WASHINGTON, April 12 – Sen. Bernie Sanders (I-Vt.) said today he will vote against a bill that cuts more than $38 billion from programs that help working families without calling for shared sacrifice by the wealthiest Americans.
Bush-era tax breaks for the very rich were extended and expanded last December – driving up the deficit. “Today, in order to reduce deficits that Republicans helped create, they now are slashing programs of enormous importance to working families, the elderly, the sick and children,” Sanders said. “At a time when the gap between the very rich and everybody else is growing wider, this budget is Robin Hood in reverse. It takes from struggling working families and gives to multi-millionaires. This is obscene.”
While it is too soon to determine the exact impact the cuts will have on Vermont, Sanders, a member of the Senate Budget Committee, said “there can be no doubt that these cuts will be devastating to working families in Vermont and throughout the country.”
At a time of soaring fuel prices, the Low-Income Home Energy Assistance Program (LIHEAP) would be cut by $390 million.
At a time when college education has become unaffordable for many, Pell grants would be reduced by an estimated $35 billion over 10 years, including a nearly $500 million cut this year.
At a time when 50 million Americans have no health insurance, community health centers would be cut by $600 million and the Children’s Health Insurance Program would be cut by $3.5 billion.
At a time when poverty is increasing, the Women Infant and Children (WIC) nutrition program for low-income pregnant women would be cut by $504 million.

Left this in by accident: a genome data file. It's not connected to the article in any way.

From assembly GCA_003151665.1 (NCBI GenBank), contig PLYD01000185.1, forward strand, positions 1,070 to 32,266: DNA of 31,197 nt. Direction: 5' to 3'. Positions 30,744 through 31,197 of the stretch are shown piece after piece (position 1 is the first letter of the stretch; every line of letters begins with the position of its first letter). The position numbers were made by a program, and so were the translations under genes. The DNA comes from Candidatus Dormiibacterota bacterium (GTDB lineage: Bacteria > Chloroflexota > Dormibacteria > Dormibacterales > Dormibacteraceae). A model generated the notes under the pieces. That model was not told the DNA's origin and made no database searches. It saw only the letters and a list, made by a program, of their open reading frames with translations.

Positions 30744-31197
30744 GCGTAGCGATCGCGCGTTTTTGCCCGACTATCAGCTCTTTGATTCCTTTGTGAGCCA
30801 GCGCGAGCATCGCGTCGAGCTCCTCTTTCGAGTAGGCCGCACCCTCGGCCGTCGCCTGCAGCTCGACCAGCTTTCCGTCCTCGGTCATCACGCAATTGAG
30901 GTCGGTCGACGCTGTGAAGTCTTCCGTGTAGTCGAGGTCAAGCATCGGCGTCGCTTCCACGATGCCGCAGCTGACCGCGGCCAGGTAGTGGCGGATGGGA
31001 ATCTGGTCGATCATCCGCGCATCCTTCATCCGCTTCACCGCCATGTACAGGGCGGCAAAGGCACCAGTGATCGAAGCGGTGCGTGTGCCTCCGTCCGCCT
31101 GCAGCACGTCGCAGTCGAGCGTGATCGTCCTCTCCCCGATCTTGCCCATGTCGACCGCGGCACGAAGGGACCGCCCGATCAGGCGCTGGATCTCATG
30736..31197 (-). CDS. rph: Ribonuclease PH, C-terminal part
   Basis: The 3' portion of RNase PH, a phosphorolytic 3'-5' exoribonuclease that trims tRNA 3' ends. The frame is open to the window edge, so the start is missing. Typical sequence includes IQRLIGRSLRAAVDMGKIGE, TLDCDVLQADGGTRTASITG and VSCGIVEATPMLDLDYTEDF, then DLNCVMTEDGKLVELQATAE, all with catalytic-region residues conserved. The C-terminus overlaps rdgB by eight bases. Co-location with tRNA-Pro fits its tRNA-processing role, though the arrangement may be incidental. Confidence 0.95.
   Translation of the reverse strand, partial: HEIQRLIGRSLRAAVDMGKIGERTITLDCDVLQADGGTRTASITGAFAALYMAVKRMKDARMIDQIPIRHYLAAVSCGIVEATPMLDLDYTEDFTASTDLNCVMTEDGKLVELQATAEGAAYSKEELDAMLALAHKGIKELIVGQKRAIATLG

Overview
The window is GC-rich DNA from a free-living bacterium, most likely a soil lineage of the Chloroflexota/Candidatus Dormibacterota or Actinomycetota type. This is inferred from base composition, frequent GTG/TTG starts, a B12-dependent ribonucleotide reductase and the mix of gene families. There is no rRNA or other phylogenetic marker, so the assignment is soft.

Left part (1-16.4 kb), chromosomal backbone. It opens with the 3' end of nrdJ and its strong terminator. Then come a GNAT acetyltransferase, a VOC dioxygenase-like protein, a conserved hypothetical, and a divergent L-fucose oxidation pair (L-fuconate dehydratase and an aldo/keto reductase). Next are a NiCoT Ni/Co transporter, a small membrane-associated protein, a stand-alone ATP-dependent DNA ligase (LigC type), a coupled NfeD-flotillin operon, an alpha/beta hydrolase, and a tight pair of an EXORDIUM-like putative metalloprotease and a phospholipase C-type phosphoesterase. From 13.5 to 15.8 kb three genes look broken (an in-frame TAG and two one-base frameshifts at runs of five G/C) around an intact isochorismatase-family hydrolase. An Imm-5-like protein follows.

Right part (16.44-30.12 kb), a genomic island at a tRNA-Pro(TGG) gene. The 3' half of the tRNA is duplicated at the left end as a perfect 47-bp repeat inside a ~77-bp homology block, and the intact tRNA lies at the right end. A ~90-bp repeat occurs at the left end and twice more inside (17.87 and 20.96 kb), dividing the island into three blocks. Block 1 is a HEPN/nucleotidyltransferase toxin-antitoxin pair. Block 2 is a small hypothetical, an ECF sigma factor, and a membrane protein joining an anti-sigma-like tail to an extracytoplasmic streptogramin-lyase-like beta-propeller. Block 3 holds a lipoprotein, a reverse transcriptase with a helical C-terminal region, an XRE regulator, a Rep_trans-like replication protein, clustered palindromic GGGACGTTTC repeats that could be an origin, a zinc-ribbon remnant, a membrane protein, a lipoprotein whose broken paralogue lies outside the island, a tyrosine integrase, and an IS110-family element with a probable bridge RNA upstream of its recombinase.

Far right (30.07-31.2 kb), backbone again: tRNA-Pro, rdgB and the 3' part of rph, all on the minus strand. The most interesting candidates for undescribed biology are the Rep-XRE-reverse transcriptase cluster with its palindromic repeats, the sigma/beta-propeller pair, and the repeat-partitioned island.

At a time when we have to put Americans to work rebuilding our crumbling infrastructure, federal funding for high-speed rail would be eliminated, representing a cut of $2.9 billion. Public transportation would be cut by nearly $1 billion, a 20 percent reduction.
At a time when police departments are struggling with inadequate budgets, local law enforcement funding would be cut by $296 million.
At a time when homelessness is increasing, public housing would be cut by $605 million.
“This budget moves America in exactly the wrong direction,” Sanders said. “While there is no question that we must reduce soaring deficits, it must be done in a way that is fair, which protects the most vulnerable people in our country, and which requires shared sacrifice. I will not support a budget that will cut programs for struggling working families, the elderly, children and the poor while expanding tax breaks for billionaires, maintaining corporate tax loopholes and increasing military spending. That is just plain wrong.”
In the coming weeks, Sanders said he will work with colleagues in the Senate and House on a deficit-reduction package that is fair to all, and does not balance the budget only on the backs of working families.